High Cholesterol Rates Have Declined, But 1 In 8 American Adults Still Have High Cholesterol

Cholesterol
One in eight American adults have high cholesterol. Lauren the Cartoon Goddess; CC by 2.0

While experts agree controlling all of our risk factors for cholesterol is a tough task, there are plenty of anticipatory steps we can take to prevent high cholesterol and the complications it can cause. Yet some Americans still choose not to. New data released by the Centers for Disease Control and Prevention (CDC) has revealed that although high cholesterol rates have declined, around one in every eight American adults still have high cholesterol.

Researchers from the CDC led by Margaret Carroll, a survey statistician with the CDC’s National Center for Health Statistics (NCHS), gathered dating using the U.S. National Health and Nutrition Examination Survey. The team defined high total cholesterol as 240 mg/dL or higher and low HDL “good” cholesterol as less than 40 mg/dL. High levels of total cholesterol and low levels of “good” cholesterol are both considered risk factors for coronary heart disease.

Results showed that the percentage of American adults with high total cholesterol has declined from 14 percent in 2007 to 11 percent in 2014. The percentage of adults with low levels of “good” cholesterol also dropped from around 22 percent to 18.5 percent. Surprisingly, there was a lower percentage of men with high total cholesterol at 10.6 percent compared to women at 13 percent. High total cholesterol rates did not differ among men and women between the ages of 20 and 59, but only 7.3 percent of men over the age of 60 had high total cholesterol compared to 17.7 percent of women.

There were also disparities among ethnic groups. High total cholesterol percentages were lower among black men and women compared to Asian men and women, Hispanic men and women, and white men and women. Black men and women and Asian men and women had lower percentages of low “good” cholesterol levels compared to Hispanic men and women and white men and women. Cholesterol levels have also varied by age, sex, race, and ethnicity, so keeping up on trends in certain disparities is essential to preventing higher cholesterol levels in the future.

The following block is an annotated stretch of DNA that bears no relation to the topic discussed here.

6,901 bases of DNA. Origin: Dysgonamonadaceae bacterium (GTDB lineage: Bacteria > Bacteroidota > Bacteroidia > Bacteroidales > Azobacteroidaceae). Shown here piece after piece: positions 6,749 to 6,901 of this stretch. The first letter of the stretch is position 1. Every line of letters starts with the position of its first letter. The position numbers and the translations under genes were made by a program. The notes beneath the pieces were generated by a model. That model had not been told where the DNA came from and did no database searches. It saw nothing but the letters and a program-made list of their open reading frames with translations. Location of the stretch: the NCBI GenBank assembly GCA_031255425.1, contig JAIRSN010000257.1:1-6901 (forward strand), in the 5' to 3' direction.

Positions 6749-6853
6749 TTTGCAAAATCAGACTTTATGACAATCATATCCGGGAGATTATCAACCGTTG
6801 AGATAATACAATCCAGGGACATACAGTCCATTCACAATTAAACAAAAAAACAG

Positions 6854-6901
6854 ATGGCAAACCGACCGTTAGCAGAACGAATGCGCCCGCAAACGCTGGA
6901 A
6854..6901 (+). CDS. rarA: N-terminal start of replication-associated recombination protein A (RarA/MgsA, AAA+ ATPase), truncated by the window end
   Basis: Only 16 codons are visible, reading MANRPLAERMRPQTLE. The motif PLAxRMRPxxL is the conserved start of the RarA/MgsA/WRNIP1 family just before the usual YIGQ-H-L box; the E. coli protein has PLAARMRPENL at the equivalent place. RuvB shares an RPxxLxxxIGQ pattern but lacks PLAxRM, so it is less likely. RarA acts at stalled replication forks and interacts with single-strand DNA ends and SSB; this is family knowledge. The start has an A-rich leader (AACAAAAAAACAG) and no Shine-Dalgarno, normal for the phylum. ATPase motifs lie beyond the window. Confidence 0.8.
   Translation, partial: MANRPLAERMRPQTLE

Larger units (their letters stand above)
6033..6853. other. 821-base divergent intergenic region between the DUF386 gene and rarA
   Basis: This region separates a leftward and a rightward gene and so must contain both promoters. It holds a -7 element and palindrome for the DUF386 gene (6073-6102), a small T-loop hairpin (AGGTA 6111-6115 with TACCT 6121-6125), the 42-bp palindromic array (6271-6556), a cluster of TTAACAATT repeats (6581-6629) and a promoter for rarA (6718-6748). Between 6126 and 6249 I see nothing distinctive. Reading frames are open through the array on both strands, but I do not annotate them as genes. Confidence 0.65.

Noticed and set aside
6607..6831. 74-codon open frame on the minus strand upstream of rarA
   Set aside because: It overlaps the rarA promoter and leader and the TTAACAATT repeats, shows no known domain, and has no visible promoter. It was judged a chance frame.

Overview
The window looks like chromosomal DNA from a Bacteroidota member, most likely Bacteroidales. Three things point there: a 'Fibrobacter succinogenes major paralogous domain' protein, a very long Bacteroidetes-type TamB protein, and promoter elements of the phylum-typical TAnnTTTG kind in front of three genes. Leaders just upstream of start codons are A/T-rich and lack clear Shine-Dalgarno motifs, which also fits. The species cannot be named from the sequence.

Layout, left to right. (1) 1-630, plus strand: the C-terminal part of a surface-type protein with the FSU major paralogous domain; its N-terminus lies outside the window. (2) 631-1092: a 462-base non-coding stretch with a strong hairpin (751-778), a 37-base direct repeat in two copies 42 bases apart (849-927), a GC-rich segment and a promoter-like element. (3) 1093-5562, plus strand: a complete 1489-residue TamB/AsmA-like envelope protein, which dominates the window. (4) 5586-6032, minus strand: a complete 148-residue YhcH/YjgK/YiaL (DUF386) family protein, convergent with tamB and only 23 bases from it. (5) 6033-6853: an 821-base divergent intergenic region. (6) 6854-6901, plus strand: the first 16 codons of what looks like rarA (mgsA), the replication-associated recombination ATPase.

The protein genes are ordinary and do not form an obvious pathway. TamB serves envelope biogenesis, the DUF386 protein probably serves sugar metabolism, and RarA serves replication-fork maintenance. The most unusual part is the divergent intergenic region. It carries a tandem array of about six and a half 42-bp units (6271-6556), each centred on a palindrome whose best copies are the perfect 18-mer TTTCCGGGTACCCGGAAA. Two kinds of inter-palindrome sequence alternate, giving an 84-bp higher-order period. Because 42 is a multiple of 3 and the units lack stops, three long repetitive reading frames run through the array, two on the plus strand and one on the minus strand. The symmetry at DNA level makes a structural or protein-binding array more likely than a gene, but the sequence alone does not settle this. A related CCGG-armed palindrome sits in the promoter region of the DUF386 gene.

According to the CDC, people with high total cholesterol have around twice the risk for heart disease compared to people with ideal levels. Around 73.5 million American adults have high LDL “bad” cholesterol levels. Having too much “bad” cholesterol and not enough “good” cholesterol seriously ups a person’s risk for developing heart disease or suffering a heart attack or stroke. It is recommended that all adults have cholesterol levels checked at least once every five years.

Declines in high total cholesterol rates is a step in the right direction, but more needs to be done before the United States' overall cholesterol levels are in a healthy range. There are no symptoms for high blood pressure, meaning most people don’t even know they are putting their heart at risk by having high cholesterol. Knowing your cholesterol levels, no matter your age, is essential to knowing your risk and starting a preventive treatment plan that includes cholesterol-lowering statins and reducing your trans-fat intake.

Source: Carroll M, et al. Total and High-density Lipoprotein Cholesterol in Adults: United States, 2011–2014. NCHS Data Brief. 2015.

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